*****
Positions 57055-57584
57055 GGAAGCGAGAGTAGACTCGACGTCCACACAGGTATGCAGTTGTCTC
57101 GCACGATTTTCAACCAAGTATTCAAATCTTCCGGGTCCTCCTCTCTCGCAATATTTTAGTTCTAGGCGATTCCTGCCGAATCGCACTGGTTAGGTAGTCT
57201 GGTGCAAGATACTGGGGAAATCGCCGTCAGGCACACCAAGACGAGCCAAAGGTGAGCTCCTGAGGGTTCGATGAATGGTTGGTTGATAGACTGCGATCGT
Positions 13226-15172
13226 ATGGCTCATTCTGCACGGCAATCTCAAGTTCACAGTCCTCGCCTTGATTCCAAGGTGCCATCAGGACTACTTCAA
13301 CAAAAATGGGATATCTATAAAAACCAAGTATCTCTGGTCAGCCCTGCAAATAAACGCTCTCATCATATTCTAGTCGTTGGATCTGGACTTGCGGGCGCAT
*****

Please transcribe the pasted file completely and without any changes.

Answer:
Positions 57055-57584
57055 GGAAGCGAGAGTAGACTCGACGTCCACACAGGTATGCAGTTGTCTC
57101 GCACGATTTTCAACCAAGTATTCAAATCTTCCGGGTCCTCCTCTCTCGCAATATTTTAGTTCTAGGCGATTCCTGCCGAATCGCACTGGTTAGGTAGTCT
57201 GGTGCAAGATACTGGGGAAATCGCCGTCAGGCACACCAAGACGAGCCAAAGGTGAGCTCCTGAGGGTTCGATGAATGGTTGGTTGATAGACTGCGATCGT
Positions 13226-15172
13226 ATGGCTCATTCTGCACGGCAATCTCAAGTTCACAGTCCTCGCCTTGATTCCAAGGTGCCATCAGGACTACTTCAA
13301 CAAAAATGGGATATCTATAAAAACCAAGTATCTCTGGTCAGCCCTGCAAATAAACGCTCTCATCATATTCTAGTCGTTGGATCTGGACTTGCGGGCGCAT